3 LIST OF FIGURES Figure 1.3.4a - CIBC at Woodbine Avenue & Sixteenth Avenue... 4 Figure 1.3.4b - Tim Hortons at Kennedy Road & Duffield Drive... 5 Figure 1.3.4c - McDonalds at Kennedy Road & Lee Ave... 5 Figure 1.3.4d - Wendy s and Tim Hortons double drive-through at Woodbine Avenue & Apple Creek Boulevard... 5 Figure 1.3.4e - Gas Bar and restaurant at Bur Oak Avenue & McCowan Road... 5 Figure 1.3.4f - Locations of Drive-through Facilities in Markham... 6 Figure 2.0a - Burger King at Highway 7 & Lunar Crescent - residential interface... 7 Figure 2.0b - McDonalds at Highway 7 & McCowan Road... 8 Figure 2.0c - Wendy s and Tim Hortons at Woodbine Avenue & Apple Creek Boulevard - pedestrian conflict... 8 Figure 2.0d - McDonalds at Markham Road & Sixteenth Avenue... 8 Figure Joint Gas Bar at Yonge Street & Steeles Avenue Figure 4.2a - Royal Bank at Woodbine Avenue & Sixteenth Avenue Figure 4.3a - Sketch showing minimum lot area Figure 4.3b - Air Photo illustrating a double drive-through facility Figure 4.4a - Sketch illustrating a 6m buffer adjacent residential uses Figure 4.4b - Air photo showing inadequate separation distance Figure 4.4c - Pharmacy at 16th Avenue & Kennedy Road Figure 4.5a - Starbucks on Trafalgar Road in Oakville Figure 4.5b - Sketch illustrating appropriate site access Figure 4.5c - TD Bank at Bur Oak Avenue & McCowan Road Figure 4.5d - McDonalds on Kennedy Road & Lee Avenue Figure 4.6a - Sketch illustrating an escape lane Figure 4.6b - Sketch illustrating an uninterrupted linear stacking lane Figure 4.6c - Starbucks at Hwy 407 & 9th Line Figure 4.7a - Royal Bank at Markham Road & 14th Avenue Figure 4.7b - Scotia Bank on the Queensway in Toronto Figure 4.7c - Sketch showing appropriate entrance features Figure 4.7d - Sketch showing appropriate scale and height Figure 4.7e - Sketch illustrates the use of pedestrian walkways Figure 4.7f - Burger King at Hwy 7 & Lunar Crescent - showing appropriate massing Figure 4.7g - Gas Bar at Bur Oak Avenue & McCowan Road Figure 4.8a - Wendy s on Bayly Street in Ajax Figure 4.8b - Scotia Bank on Queensway in Toronto - landscaped screen Figure 4.8c - Royal Bank at Highway 407 & 9th Line Figure 4.8d - McDonalds on Eglinton in Scarborough Figure 4.9a - Wendy s on Steeles Avenue & Woodbine Avenue LIST OF APPENDICES Appendix A - Background Report Appendix B - Workshop Summary Appendix C - Council Resolutions Town of Markham - June 2010 ii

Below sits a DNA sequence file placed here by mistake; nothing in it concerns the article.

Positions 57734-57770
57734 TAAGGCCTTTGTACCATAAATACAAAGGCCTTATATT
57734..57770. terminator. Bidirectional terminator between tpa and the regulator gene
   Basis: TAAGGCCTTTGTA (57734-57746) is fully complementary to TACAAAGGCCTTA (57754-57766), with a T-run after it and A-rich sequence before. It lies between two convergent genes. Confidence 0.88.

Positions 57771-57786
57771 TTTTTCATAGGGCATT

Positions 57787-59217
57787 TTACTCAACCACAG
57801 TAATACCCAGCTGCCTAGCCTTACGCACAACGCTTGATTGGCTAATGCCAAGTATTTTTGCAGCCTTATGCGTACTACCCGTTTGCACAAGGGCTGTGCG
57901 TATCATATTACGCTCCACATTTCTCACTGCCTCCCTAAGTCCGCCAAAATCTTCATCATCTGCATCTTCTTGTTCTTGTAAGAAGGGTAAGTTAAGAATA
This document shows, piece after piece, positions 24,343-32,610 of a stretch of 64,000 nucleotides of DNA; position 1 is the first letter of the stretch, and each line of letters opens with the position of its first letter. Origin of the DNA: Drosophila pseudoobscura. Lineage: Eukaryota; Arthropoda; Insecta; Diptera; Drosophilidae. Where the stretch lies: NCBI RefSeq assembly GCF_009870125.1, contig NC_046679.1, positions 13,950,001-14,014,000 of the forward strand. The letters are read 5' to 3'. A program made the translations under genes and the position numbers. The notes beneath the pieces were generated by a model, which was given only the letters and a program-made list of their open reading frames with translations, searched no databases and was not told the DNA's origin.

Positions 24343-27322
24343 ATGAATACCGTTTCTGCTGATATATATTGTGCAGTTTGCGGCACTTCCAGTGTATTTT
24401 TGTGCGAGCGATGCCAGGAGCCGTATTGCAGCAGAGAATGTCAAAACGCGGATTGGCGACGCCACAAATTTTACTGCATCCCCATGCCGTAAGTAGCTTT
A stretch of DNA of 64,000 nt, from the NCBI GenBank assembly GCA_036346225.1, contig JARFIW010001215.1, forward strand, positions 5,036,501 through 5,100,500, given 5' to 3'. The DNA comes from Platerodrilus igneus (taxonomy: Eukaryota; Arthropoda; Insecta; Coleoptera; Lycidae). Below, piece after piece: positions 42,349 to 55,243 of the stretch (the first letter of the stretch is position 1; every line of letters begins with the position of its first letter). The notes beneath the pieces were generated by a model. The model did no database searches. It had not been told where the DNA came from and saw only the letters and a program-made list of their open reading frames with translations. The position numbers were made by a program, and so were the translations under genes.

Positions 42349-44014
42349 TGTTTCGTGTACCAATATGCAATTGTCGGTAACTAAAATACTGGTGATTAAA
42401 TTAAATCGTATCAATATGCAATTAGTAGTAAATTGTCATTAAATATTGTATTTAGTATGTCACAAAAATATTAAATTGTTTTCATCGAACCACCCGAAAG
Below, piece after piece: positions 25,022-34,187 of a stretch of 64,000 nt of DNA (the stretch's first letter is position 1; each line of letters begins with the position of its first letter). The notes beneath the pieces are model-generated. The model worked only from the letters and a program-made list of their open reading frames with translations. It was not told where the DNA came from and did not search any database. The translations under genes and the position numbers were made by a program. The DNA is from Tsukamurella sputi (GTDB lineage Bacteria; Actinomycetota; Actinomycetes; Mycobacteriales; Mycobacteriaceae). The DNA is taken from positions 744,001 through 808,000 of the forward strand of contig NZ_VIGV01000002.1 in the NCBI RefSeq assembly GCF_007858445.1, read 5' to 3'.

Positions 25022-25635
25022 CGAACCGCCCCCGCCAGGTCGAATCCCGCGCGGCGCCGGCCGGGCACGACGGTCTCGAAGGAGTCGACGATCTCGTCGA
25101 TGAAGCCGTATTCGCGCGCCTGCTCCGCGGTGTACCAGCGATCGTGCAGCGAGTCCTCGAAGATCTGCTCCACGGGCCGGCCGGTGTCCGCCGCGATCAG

4 1.0 INTRODUCTION 1.1 Objective and Scope of the Study Initial direction for the study originated with the Town of Markham Council s concerns relating to the potential proliferation of drive-through facilities in Markham and impacts on air quality, GHG emissions, litter, built form and pedestrian safety. See Appendix C - Council Resolutions. The purpose of this study is to provide design guidelines applicable to drive-through facilities and their associated vehicle stacking and parking areas throughout the Town of Markham. The guidelines will provide direction during the pre-consultation and planning approval process to promote, properly assess and achieve appropriate forms of drive-through development. Furthermore, the guidelines will assist in regulating the layout, built form and appearance of drive-through facilities as well as assist in mitigating any adverse impacts. The overall intent of the guidelines is to promote: Compatible development that fits in well with the surrounding area and minimizes impacts on adjacent uses Functional and safe traffic movement Safe stacking lane and site access placement Safe and accessible pedestrian connections to the building from both the public and private realms A high quality and pedestrian supportive urban streetscape As part of this study, a detailed inventory of existing drive-through facilities in Markham and applicable policies of other GTA municipalities has been completed. See Appendix A - Background Report for details. It should be noted that no queuing and utilization studies of drive-through facilities in Markham were conducted as part of this study. Studies conducted by the Region of Durham and the City of Mississauga were reviewed and incorporated into the guidelines as appropriate. Building Markham s Future Together - Towards a Sustainable Community places the environment first and sustainability at the core of every aspect of Markham s land use policies, practices and service delivery. The Town s goals to create a healthy environment, a high quality of life for all, economic prosperity and social and cultural vibrancy are being advanced through strategies aimed at delivering a new form of neighbourhood growth that is more dense, transit-supportive and respects the natural and built heritage. The links between the health and longevity of new and existing communities with land use planning and transportation are of key importance as the Town moves towards its goals. While drive-through facilities comprise a very small proportion of the Town s commercial land uses, they are aimed at automobile users. In an effort to help reduce car dependency, introducing prescriptive design criteria applicable to this type of land use, coupled with emerging Official Plan policies and zoning requirements will ensure that careful attention is given to the function, design, compatibility and potential impacts of these uses. 1.2 Policy Context Provincial Policy Statement The Provincial Policy Statement provides a set of objectives and policies which provide a high level land use planning framework. Policies within the Building Strong Communities section encourage efficient land use patterns which promote livability, healthy communities and the protection of public health and safety Planning By Design: a healthy communities handbook In Fall 2009, Ontario Professional Planners Institute in partnership with the Ministry of Municipal Affairs and Housing (MMAH) published this handbook which outlines the links between health and the built environment. As the link between health and the built environment is Town of Markham - June 2010 Introduction 1